The opinion of the court was delivered by: Ronald B. Leighton United States District Judge
HONORABLE RONALD B. LEIGHTON
ORDER GRANTING GMACM'S MOTION TO DISMISS
THIS MATTER comes before the Court upon Motion to Dismiss pursuant to Fed. R. Civ. P. 12(b)(6) brought by defendants, GMAC Mortgage, LLC and General Motors Acceptance Corporation ("GMACM") [Dkt. #49]. The Court has reviewed the materials submitted in support and opposition to the motion. Oral argument is not necessary for the Court to resolve the issues presented by the motion. For the following reasons the Court GRANTS the Motion to Dismiss.
In their Second Amended Complaint [Dkt. #29], plaintiffs allege that Defendant, Richard Cano, perpetrated a fraudulent scheme against them resulting in the loss of $82,000. They assert claims against Cano and his employers, GMAC Mortgage LLC and General Motors Acceptance Corp., based on Federal and State racketeering statutes, 18 U.S.C. §1961 and RCW 9A.82.080(1)(a), (2)(a), and (3)(a), the State Consumer Protection Act, RCW 19.86.010 and various common law theories. In their 195-page Second Amended Complaint plaintiffs allege Cano was employed at GMACM as senior loan officer in GMACM's Vancouver office. Complaint ¶¶51, 65, 267-268. The acts complained of occurred during late November 2005, through December 2005, during which time Cano was employed at GMACM. ¶¶8, 51. While employed at GMACM, plaintiffs allege Cano requested plaintiffs "wire monetary funds for Cano's benefit in order for Cano to satisfy the $387,000.00 monetary funds transfer tax and associated charges . . . in order for Cano to obtain immediate release of and access to Cano's monetary funds held in escrow. . . ."
Cano directed the plaintiffs to wire the funds to Darmstad Clearing & Contracting, Ltd. ("Darmstad"). ¶9. Based on Cano's representations plaintiffs believed that "Cano owned, managed, controlled, operated, directed, managed, and/or governed the business affairs and/or activities of Darmstad." ¶¶12, 20. Based on "Cano's verbal and written instructions, directions, and/or commands and justifications" plaintiffs wired a total of $82,000.00 to Darmstad in December 2005. ¶14. Payment was made "for the express purpose of facilitating and furthering the ability of Cano to satisfy the $387,000 obligation Cano owed to Lloyds TSB Bank." ¶14.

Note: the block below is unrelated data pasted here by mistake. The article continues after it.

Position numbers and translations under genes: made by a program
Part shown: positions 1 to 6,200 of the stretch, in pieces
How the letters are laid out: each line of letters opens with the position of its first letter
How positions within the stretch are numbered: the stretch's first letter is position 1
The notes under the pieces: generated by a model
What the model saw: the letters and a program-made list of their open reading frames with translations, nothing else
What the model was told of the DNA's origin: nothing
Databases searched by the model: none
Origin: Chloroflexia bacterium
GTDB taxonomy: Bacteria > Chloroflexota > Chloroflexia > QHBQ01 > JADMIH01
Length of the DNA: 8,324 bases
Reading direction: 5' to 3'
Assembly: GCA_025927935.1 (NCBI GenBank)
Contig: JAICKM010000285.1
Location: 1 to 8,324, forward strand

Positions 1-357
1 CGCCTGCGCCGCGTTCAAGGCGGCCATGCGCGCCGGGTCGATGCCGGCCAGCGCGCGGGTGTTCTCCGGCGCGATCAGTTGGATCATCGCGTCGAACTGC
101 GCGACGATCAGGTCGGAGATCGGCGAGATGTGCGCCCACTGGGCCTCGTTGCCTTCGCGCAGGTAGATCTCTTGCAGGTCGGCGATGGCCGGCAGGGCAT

Plaintiffs allege that "Cano, by and through Darmstad received plaintiffs' $82,000." ¶21. Cano's objective in wiring the money to Darmstad was to "convert the nature of those feloniously acquired monetary funds into legitimate funds, and to insulate and immunize those monetary funds . . . ." ¶22. According to plaintiffs, Darmstad is a "Nigerian 429 scam" and Cano's "alter ego." ¶¶59, 60. Plaintiffs further allege that "Cano, directly and/or indirectly, received monetary benefits from Darmstad in order to pursue business activities and maintain Cano's ability to live and work." ¶58.
According to plaintiffs, GMACM's only involvement in the transaction relates to an email Cano sent to plaintiffs attaching copies of "The Cooperative Bank instrument entitled 'BANK GUARANTEE', dated 28 November 2005." ¶14. The guarantee purported to confirm "the existence of an escrow account holding £10,000,000 British Pounds Sterling, to remain in escrow for the benefit of Cano." ¶15. Plaintiffs do not allege any facts explaining how the email implicates GMACM. The guarantee was not signed by GMACM. ¶15. There are no other facts alleged regarding the November 28th email.
Plaintiffs allege that based on Cano's representations they believed that £10,000,000, once released, "would fund plaintiffs [sic] various real estate development projects, one in particular, the Deffenbaugh Project situated in Clark County, Washington, and provide monetary funds to plaintiffs so plaintiffs could acquire a personal residential property." ¶¶268-269. Plaintiffs allege they had applied for but did not qualify for a mortgage loan through GMACM. ¶34. The loan application does not appear to form the basis of any of the plaintiffs' claims.
After receiving the guarantee, "Cano reassured and reconfirmed to plaintiffs the legitimacy and safety of [sic] nature of the matter represented by Cano." ¶17. On May 19, 2006, after the funds had been wired by plaintiffs, Plaintiffs Ramona Kauhi came to the GMACM office where Cano was employed to confront Cano regarding "the status of funds in the escrow account in London, United Kingdom." ¶31. Only Ramona Kauhi and Cano participated in the May 19th meeting. ¶¶31-38. According to plaintiffs, Cano held two meetings at GMACM with Marilyn and Jerry Chau regarding false documents prepared by Cano while Cano worked for his prior employer, Countrywide. ¶61. Neither the Chaus nor Countrywide are parties to this lawsuit. Plaintiffs contend that Cano left his previous employment at Countrywide "for having engaged in felonious and fraudulent conduct." ¶266. Plaintiffs allege that after December 31, 2006, and after "discovering the felonious and wrongful conduct of Richard Cano" at GMACM, GMACM permanently closed its Vancouver office. ¶65.
In their motion to dismiss, defendants argue that plaintiffs' Second Amended Complaint fails to allege facts sufficient to support any cause of action against Cano's unsuspecting employers. Unfortunately, plaintiffs' response merely consists of a recitation of randomly selected cases that enunciate basic legal principles regarding fraud generally and RICO specifically. Plaintiffs fail to address or even mention the basic premise of defendants' motion: that as employers who did not participate in or benefit from their employees' fraud, they are not liable for the plaintiffs' damages. A review of plaintiffs' Second Amended Complaint reveals that they have failed to assert facts that support any theory of liability against moving defendants.
FRCP 12(b)(6) Motion to ...